Certain politicians like to paint the picture that immigrants and refugees are leaving their countries because they want to take away the American dream from U.S. citizens.
On the contrary, in many cases, they are fleeing violence, poverty and hunger. They too are pursuing a dream, but a dream that simply allows them to live.
We must see refugees and immigrants as people attempting to provide for their families.
We cannot give in to the lie that they are murderers, rapists and drug dealers. Most are good and decent people we should work with instead of demonizing.
- Separating families at the border
This practice strikes at the very soul of our humanity. If we continue separating families at the border, we are guilty of inhumane actions.
Even today, children remain separated from their families. We must move more quickly to reunify all the remaining children.
We should never consider this evil policy again. This plays into the worst parts of our psyche and perpetuates a dark message to the rest of the world.
- Egalitarian transformation
We need to enact ideas and policies that place everyone on the same playing field.
Women can no longer be treated as “lesser” than their male counterparts. They need to be given the same opportunities as men and equal pay for their labor.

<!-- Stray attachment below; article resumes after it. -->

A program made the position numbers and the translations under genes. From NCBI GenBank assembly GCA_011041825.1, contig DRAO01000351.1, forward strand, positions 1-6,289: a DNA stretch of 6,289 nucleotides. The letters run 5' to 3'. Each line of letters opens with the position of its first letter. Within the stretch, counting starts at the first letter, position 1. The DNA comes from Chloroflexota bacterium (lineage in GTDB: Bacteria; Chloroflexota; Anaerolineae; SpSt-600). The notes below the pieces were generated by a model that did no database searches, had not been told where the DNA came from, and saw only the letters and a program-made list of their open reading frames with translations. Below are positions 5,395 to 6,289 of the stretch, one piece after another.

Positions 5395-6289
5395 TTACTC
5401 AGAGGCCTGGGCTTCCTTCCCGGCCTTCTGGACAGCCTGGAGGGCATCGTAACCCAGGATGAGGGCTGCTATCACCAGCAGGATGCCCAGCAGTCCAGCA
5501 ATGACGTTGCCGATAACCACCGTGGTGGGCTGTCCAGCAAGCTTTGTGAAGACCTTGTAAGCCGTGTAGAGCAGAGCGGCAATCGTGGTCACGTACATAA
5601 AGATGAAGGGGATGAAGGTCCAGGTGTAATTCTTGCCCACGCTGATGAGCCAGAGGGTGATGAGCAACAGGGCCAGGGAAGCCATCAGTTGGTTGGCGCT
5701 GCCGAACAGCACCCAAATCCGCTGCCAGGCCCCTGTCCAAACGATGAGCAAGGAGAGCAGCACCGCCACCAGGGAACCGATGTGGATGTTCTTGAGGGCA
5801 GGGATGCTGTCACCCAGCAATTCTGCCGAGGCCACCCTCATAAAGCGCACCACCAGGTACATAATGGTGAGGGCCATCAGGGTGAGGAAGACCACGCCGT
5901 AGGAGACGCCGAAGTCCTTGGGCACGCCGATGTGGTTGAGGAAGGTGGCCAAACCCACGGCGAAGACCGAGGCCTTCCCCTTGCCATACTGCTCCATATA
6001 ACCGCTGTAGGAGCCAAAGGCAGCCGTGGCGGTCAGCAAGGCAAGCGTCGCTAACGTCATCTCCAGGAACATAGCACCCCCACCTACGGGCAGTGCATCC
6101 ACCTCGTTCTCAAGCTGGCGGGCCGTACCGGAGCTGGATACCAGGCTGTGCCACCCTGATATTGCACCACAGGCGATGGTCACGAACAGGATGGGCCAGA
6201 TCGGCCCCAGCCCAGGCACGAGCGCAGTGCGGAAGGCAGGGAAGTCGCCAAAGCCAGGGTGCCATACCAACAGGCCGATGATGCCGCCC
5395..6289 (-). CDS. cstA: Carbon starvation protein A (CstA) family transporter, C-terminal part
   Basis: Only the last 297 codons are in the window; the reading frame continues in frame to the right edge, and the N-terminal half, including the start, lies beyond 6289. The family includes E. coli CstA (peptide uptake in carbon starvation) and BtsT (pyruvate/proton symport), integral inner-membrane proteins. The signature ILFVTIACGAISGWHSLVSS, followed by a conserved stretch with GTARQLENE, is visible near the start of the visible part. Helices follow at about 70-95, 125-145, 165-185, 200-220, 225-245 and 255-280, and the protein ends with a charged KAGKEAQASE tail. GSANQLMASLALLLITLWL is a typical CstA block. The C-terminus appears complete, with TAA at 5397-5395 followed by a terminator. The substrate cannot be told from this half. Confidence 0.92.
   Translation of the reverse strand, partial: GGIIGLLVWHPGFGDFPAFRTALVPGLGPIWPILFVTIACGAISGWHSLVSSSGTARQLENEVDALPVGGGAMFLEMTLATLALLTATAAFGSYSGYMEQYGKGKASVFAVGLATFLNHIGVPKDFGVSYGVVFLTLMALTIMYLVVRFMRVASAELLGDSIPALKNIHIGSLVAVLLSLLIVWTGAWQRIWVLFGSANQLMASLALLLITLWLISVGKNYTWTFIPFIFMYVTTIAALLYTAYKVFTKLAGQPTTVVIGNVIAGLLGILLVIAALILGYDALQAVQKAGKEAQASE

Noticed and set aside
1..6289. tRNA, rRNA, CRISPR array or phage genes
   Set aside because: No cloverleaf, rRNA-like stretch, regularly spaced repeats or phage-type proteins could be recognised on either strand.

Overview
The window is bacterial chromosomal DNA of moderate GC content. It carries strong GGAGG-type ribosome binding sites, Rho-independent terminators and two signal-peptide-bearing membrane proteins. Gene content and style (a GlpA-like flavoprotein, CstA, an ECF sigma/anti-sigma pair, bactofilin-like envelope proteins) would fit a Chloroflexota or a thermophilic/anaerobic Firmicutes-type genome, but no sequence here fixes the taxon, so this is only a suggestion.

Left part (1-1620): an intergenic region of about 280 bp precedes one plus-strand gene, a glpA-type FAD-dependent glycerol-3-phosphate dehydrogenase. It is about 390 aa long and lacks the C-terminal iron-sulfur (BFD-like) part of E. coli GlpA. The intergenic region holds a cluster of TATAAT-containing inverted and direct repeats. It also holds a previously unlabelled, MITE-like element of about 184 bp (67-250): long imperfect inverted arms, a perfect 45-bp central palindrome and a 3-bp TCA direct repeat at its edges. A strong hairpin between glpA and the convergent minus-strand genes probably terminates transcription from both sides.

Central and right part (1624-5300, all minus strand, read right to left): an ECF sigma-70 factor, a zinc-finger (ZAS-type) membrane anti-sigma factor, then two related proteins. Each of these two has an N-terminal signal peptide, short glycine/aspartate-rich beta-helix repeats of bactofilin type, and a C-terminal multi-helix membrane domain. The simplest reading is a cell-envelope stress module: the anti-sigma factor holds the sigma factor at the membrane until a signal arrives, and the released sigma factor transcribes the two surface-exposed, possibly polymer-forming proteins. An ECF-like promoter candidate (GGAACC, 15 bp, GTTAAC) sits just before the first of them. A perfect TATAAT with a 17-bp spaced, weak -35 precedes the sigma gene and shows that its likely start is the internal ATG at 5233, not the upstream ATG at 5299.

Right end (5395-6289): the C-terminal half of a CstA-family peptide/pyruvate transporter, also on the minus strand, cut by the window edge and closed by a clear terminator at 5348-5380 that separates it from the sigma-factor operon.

We need to extend that equality to the LGBTQ community as well. People should not be judged or discriminated against simply for being who they were created to be.
- Public education
Jesus said, “Let the little children come to me” (Matthew 19:14). If we do not invest in our public education systems across the country, we are setting the next generation up for failure.
Thomas Jefferson once said, “An uneducated citizenry will fall prey to the whims of tyrants.”
If we truly want the next generation of Americans to rise higher than their parents and grandparents, we need to adequately fund public education that will offer every child a quality education.
- Climate change
If we do not have a healthy planet, we will have nothing. The earth is getting warmer. There are no “alternate” facts when it comes to climate change. If we do not have a healthy planet, everything else is for naught.
As God’s caretakers of the world, humans need to be doing everything we can to care for it.
We do not own the planet; it’s God’s masterpiece. We have been instructed to care for it, and we are not doing our job.
We need to join the rest of the world and work on reducing carbon levels. A healthy planet profits everyone, especially the poor.
In a week that has further revealed the country’s deep divisions, let us look toward our better angels.
We need to cast a future with both realistic and hopeful eyes, acknowledging who we are while striving toward what we can become.
We need to work together to address the world’s most complex issues, being willing to make sacrifices to help our planet, to demonstrate compassion and to empower others to rise.
We can do this, but it is going to require us all to humble ourselves, change our rhetoric and step out toward a new day. We can rise up and move forward, but we must be brave enough to take that first step together.